Mostly practical advice, again, but a lot of fantasy prologues are in sorry shape, so that practical advice might be needed.

1) Do not make the prologue too long.

I personally use a cut-off point of about five pages, or a little shorter. I’ve seen books with prologues that were much longer and still worked, but in any case, the prologue should not be longer than a chapter.

Why not? Three reasons:

a) If the prologue is in the tradition of most fantasy prologues (see my complaints below), then it delays the main action of the story rather than contributes to it, and prevents your reader from meeting and becoming interested in the main characters.

b) Most people will assume, rightly or wrongly, that the prologue is less important than the first chapter, and get impatient when it stretches on and on.

c) Not starting the story with Chapter 1 makes it seem as if you aren’t really starting the story yet.

On the heels of that…

2) Consider if you really need a prologue at all.

If you start the story with your main character from the beginning and always stay in his or her head, I don’t think you need one. If you are talking about events that don’t become important to the story until a long time after, then you may just be info-dumping, giving information that should be woven into the narrative instead. Examine why the prologue is there. What does it really add to your fantasy novel that a first chapter won’t?

Of course, a lot of prologues in fantasy novels are there for certain specific reasons. I’m going to discuss the different kinds of prologues I remember seeing below, and the problems with them.

3) If you have a prologue that tells a myth or legend of your world, try to make sure it’s actually relevant.

These can on occasion be done well- look at Tolkien’s first part to FOTR that tells a lot of history about the hobbits, or Guy Gavriel Kay’s prologue of the Fionavar Tapestry that tells of the imprisoning of his dark lord, Rakoth Maugrim- but don’t always work. (I’ve known a lot of people who got bored by “Concerning Hobbits” and never read further in Fellowship of the Ring.) It can be very annoying to read about the exploits of gods and the hiding of some treasure or the telling of some prophecy, and then leap straight into the life of Ordinary Peasant Hero 2,876,942 with no indication of when the gods, prophecy, or treasure will come back. These are also the kinds of prologues that suffer most from the author’s temptation to info-dump. Yes, you have to establish a lot of information about the fantasy world, but no single prologue or chapter should be an excuse to just talk and talk and talk about the legends, history, or theology of the world.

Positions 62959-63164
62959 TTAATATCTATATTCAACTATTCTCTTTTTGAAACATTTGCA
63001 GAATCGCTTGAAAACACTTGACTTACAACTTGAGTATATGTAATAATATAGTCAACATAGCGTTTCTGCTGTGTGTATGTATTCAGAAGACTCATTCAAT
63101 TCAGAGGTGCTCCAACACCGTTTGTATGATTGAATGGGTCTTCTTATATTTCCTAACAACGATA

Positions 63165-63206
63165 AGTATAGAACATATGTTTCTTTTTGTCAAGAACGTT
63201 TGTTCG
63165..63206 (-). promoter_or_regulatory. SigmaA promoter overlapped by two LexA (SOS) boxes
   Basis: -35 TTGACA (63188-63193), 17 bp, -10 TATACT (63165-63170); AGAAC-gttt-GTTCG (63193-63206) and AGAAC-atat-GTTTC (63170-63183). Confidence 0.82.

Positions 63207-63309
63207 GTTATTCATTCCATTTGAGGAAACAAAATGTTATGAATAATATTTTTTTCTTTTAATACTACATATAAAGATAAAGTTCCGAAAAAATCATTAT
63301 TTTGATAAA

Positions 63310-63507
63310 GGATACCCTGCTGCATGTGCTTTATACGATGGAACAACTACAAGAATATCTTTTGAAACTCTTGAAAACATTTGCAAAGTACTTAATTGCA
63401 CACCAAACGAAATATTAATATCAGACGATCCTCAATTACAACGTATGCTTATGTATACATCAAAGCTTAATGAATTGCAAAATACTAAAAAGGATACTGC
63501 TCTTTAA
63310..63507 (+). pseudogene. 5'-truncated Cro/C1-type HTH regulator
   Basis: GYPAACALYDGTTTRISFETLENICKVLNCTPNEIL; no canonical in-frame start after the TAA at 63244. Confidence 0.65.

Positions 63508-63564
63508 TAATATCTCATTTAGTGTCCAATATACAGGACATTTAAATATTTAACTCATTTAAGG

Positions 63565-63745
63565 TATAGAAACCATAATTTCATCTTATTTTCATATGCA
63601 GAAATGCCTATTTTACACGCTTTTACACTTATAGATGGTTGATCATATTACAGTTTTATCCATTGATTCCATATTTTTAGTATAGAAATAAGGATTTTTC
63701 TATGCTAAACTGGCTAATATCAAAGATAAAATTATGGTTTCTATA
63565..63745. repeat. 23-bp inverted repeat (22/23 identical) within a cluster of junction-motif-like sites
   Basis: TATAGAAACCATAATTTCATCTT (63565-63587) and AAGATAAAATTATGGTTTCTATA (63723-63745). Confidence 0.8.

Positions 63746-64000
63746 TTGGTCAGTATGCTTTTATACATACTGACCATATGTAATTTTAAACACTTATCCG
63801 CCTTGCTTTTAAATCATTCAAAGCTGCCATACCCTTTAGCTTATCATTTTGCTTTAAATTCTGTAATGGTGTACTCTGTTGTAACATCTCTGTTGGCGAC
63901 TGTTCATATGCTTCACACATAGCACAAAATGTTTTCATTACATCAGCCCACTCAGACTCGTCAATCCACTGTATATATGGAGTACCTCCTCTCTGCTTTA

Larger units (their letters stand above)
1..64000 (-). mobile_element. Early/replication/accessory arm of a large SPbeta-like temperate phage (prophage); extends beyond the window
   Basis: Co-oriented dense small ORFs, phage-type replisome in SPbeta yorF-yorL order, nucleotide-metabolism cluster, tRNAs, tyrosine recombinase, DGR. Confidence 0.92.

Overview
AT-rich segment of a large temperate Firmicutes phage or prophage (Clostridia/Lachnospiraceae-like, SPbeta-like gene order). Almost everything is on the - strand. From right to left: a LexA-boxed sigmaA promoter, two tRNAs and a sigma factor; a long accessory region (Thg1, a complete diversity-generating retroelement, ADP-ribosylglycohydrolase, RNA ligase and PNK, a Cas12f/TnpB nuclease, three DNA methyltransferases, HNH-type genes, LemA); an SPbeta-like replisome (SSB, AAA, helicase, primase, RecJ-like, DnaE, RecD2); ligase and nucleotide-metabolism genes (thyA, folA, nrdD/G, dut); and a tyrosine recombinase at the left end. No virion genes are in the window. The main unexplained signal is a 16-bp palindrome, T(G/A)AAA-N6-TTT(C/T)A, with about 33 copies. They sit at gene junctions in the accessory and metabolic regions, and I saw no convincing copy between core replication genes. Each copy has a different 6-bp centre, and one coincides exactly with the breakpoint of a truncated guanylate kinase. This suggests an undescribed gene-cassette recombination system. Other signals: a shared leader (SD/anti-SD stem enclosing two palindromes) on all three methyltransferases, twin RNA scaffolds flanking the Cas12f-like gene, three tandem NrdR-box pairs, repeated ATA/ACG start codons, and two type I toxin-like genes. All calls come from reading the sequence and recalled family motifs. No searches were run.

Finally, I find that a lot of these prologues don’t work for me because the authors have no grasp of mythic language. They come off sounding like bad pastiches of the Bible or Greek legends, and such things don’t make for an auspicious beginning to your story.

4) Try not to have such a large gap between the prologue and the first chapter.

Even when the prologue has ordinary human beings and not gods in it, they tend to talk about prophecies, or sometimes someone kills another person, and then the “story proper” begins hundreds or thousands of years later. Again, this can be very irritating. What’s wrong with beginning with your main characters, the ones the reader is actually supposed to care about, instead of these people who only show up briefly and then vanish? Even if they come back, it’s usually not until far into the story, causing yet another annoying disjunction as the reader is ripped from the main character’s story into trying to remember something about the wizards in the prologue.